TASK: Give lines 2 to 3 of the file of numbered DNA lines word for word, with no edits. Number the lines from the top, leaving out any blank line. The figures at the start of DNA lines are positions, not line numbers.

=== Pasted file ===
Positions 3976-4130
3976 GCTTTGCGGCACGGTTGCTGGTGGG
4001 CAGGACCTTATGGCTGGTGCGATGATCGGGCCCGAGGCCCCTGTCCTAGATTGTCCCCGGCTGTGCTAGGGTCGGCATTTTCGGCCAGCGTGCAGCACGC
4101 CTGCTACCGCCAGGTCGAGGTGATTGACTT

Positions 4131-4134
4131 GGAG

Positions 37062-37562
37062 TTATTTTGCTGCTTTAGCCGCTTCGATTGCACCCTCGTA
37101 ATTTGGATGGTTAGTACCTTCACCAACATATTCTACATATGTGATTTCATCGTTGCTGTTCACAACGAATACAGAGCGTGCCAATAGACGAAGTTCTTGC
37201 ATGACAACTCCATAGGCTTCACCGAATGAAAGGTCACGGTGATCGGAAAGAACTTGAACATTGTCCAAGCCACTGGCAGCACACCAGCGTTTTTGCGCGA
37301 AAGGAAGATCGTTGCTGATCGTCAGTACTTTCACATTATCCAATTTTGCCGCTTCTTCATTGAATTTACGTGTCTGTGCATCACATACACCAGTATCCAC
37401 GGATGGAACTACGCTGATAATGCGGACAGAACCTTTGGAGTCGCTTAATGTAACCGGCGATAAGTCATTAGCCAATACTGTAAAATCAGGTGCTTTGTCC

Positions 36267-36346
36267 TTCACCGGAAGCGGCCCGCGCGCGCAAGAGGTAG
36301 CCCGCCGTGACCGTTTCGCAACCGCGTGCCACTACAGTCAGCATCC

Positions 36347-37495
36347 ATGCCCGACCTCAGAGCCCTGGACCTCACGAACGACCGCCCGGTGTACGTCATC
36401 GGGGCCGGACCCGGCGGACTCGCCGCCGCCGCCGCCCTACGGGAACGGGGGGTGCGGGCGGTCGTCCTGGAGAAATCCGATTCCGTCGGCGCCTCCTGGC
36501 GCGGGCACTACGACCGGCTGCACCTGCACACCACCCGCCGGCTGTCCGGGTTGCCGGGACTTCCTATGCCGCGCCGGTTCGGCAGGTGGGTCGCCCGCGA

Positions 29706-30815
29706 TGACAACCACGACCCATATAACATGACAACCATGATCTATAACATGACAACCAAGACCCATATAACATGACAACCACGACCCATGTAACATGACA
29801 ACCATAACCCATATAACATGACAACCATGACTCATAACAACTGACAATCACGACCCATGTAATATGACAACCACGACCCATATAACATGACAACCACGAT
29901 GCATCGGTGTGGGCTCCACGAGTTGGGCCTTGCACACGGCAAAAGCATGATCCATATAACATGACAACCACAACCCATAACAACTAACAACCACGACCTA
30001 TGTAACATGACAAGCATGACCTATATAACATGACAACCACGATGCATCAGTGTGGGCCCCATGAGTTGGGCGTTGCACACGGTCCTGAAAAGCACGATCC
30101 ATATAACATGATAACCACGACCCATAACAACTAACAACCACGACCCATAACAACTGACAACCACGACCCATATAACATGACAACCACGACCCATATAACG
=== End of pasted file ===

3976 GCTTTGCGGCACGGTTGCTGGTGGG
4001 CAGGACCTTATGGCTGGTGCGATGATCGGGCCCGAGGCCCCTGTCCTAGATTGTCCCCGGCTGTGCTAGGGTCGGCATTTTCGGCCAGCGTGCAGCACGC